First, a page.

In one corner is Cindy Shih’s Bill O’Reilly-inspired, impish watercolor. In the other, Mido Lee’s upside-down, nude self-portrait with a riveting personal message.
They are on view at SOMArts Cultural Center in “underCurrents and The Quest for Space,” featuring a wide variety of works by 30 Asian-American women.
The exhibit aims to counteract common stereotypes about Asian-American women, artists say, and their “continued invisibility.” Read More
South Africa’s infamous apartheid regime is often considered one of the worst human-rights injustices of the 20th century. During the segregation policy’s early days, it had few opponents in government, but there was a lone female who spoke against it, making her mark on the South African history books.
That woman was Helen Suzman, and she is honored in “Helen Suzman: Fighter for Human Rights,” a pictorial history exhibit at the Katz Snyder Gallery at the Jewish Community Center. Read More
As the trend for quality, local craftsmanship continues to grow in The City, the local nonprofit SFMade celebrates the burgeoning “maker” scene with SFMade Week. Read More
Oak trees, snow geese, night herons eating Chinese takeout, a mastodon excavation, a brilliant coral reef, redwoods, roadkill, river otters and creeks are just a few of the wonders about to fill the Oakland Museum of California’s newly renovated natural science gallery.
Director Lori Fogarty, senior curator Douglas Long and exhibit developer Don Pohlman recently led a nifty behind-the-scenes preview tour of the 25,000-square-foot space, where plenty of work still needs to be done before the gallery’s reopening May 31-June 2. Read More
Packed with photographs, a diverse selection of paintings and other contemporary fine art, as well as historic papers, a mind-blowing exhibit showcasing hundreds of years of black Americans’ rich cultural contributions to the United States is at the Museum of the African Diaspora in The City.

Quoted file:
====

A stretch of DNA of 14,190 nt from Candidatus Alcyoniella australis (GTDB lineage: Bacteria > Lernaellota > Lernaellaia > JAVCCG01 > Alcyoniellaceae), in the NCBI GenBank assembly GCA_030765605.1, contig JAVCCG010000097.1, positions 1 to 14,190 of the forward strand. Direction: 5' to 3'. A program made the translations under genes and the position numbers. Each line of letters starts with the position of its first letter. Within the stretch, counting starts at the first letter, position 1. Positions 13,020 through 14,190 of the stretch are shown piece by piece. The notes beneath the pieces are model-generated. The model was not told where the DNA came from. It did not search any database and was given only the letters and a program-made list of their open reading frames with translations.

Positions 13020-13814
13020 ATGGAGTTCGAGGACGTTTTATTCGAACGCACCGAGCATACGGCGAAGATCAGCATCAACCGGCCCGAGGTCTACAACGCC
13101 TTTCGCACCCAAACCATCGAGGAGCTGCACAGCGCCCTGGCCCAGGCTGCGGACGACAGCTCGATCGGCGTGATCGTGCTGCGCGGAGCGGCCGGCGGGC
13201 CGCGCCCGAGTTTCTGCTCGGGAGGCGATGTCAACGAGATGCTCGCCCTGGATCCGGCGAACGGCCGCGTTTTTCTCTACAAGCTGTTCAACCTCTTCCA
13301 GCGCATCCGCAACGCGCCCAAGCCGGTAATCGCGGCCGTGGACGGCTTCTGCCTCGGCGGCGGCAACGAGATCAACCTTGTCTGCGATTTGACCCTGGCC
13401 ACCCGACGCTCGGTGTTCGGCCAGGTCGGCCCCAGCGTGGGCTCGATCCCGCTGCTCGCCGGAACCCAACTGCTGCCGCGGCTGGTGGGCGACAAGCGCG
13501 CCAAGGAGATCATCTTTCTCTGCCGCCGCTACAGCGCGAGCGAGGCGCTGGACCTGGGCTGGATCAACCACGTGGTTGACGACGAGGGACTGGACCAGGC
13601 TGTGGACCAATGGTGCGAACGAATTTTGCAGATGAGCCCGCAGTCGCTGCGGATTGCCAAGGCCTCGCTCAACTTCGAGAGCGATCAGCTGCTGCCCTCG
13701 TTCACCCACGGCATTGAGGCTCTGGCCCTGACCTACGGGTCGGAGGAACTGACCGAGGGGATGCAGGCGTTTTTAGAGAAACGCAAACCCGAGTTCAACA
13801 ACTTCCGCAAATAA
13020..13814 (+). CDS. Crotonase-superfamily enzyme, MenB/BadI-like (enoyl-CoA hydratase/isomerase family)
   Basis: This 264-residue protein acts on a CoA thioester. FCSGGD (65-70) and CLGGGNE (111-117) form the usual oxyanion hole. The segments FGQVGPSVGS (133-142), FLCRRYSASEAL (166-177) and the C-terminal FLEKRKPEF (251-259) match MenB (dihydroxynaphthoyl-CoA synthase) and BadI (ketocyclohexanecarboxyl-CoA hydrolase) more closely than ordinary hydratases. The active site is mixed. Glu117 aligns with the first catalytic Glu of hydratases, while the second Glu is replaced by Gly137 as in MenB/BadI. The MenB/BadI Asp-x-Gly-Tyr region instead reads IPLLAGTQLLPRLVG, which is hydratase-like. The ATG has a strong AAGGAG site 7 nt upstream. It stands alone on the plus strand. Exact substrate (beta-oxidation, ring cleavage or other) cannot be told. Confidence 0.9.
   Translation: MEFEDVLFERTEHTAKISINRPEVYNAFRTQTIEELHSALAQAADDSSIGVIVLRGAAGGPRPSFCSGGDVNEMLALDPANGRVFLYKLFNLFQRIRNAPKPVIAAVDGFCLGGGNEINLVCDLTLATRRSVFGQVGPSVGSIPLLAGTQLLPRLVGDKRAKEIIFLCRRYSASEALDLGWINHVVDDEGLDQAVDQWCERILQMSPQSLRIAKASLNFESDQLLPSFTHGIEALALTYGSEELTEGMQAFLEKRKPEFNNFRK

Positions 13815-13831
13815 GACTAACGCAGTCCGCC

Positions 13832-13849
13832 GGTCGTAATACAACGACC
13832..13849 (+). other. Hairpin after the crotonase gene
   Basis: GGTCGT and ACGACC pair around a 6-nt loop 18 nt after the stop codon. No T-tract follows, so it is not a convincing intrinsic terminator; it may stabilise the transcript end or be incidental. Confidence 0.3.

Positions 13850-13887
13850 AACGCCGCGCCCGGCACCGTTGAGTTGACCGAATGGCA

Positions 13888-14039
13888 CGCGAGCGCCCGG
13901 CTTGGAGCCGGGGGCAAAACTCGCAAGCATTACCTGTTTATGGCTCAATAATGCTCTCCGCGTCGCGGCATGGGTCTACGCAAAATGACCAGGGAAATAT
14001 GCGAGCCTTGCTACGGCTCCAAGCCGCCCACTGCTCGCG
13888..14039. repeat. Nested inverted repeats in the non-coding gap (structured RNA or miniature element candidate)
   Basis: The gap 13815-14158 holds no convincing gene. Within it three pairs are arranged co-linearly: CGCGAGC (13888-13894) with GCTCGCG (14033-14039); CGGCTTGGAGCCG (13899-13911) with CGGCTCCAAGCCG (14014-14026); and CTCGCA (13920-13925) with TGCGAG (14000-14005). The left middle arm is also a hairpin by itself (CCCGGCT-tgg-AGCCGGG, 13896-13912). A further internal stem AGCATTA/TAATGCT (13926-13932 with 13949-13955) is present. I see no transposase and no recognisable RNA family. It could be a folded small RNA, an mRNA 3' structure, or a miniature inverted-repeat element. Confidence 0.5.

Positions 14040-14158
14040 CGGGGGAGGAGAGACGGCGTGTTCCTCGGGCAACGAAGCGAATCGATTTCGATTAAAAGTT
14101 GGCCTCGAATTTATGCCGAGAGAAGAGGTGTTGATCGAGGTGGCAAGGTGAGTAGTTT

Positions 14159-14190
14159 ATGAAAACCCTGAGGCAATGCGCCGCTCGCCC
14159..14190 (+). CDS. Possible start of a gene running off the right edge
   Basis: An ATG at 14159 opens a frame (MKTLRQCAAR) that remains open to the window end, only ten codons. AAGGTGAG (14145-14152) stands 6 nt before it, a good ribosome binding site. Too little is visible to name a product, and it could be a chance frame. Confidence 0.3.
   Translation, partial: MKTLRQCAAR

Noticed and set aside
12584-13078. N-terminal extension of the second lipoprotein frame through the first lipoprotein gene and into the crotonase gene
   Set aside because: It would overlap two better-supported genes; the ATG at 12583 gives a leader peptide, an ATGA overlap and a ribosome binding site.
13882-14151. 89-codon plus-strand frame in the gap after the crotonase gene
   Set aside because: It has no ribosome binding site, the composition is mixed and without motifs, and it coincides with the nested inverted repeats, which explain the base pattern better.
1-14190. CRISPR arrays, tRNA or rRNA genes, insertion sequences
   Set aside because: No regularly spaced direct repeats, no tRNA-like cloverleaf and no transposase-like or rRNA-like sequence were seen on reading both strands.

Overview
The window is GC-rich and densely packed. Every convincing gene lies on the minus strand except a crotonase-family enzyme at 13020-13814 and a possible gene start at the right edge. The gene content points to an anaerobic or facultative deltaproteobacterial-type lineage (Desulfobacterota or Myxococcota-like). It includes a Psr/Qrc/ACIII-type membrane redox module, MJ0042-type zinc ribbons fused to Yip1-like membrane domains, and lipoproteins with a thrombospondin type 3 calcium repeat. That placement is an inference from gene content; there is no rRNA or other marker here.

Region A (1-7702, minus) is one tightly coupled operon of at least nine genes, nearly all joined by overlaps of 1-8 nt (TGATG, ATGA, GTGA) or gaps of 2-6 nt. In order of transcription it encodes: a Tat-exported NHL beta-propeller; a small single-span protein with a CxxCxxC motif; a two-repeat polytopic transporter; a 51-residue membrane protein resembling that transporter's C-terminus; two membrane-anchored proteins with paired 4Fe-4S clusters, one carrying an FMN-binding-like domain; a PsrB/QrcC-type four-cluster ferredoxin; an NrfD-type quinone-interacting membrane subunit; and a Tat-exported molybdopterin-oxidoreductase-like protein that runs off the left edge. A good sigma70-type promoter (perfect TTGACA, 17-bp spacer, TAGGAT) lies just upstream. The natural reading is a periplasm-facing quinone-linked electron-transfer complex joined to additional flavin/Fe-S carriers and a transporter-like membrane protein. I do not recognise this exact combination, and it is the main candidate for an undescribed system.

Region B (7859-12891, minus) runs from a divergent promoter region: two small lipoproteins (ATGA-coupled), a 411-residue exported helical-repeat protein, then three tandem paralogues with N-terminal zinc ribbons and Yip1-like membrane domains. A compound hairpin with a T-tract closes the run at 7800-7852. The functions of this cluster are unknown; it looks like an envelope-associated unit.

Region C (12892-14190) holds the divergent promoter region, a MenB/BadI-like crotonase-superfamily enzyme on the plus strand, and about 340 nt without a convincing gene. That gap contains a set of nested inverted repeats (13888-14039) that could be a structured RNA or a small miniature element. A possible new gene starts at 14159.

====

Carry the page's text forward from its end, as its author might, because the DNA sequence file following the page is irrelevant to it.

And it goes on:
A copy of the Emancipation Proclamation from 1862 is just one among dozens of fascinating, heartrending and thought-provoking objects, documents and artworks on view through May 19 in “The Kinsey Collection: Shared Treasures of Bernard and Shirley Kinsey — Where Art and History Intersect.” Read More
War is hard, but it is especially hard on children. If you view the photographs of Kael Alford and Thorne Anderson, now at the de Young Museum, be prepared.
“Eye Level in Iraq: Photographs by Kael Alford and Thorne Anderson,” which runs through June 16, looks at the impact of the U.S.-led coalition’s invasion of Iraq in 2003 through the lens of everyday life.
The 62 digital inkjet prints, on loan from the High Museum of Art in Atlanta, were taken during a two-year period. Read More
Oakland-based artist Hung Liu is a quiet pioneer.
The 65-year-old painter and installation artist has gone from hiding paintings in her pockets to establishing herself firmly in the West, creating an artistic legacy of more than 40 years and remaining relevant and revered in China, her home country. Read More
The head of a large stag, with enormous golden, rocket launcher-shaped horns, greets guests visiting White Walls gallery’s 10-year anniversary show.
The stag, Peter Gronquist’s “A History of Violence,” is one of more than 60 works on display in the group exhibition at White Walls at its new, 5,000-square-foot location in San Francisco’s Tenderloin. Read More
There are many gems in “Rembrandt’s Century,” but perhaps none quite as charming as the engraving of a dozing tabby cat oblivious to the panicky mouse behind him.
“The Large Cat” by Cornelis Visscher is one of the most famous animal prints of the 17th century. It is one of more than 200 rarely seen prints and drawings, taken largely from the Fine Arts Museums of San Francisco’s collections, in “Rembrandt’s Century,” on view at the de Young Museum through June 2. Read More
The troubled Fine Arts Museums of San Francisco may soon name a new director to fill the position, which has been vacant since the death of John Buchanan in December 2011. Read More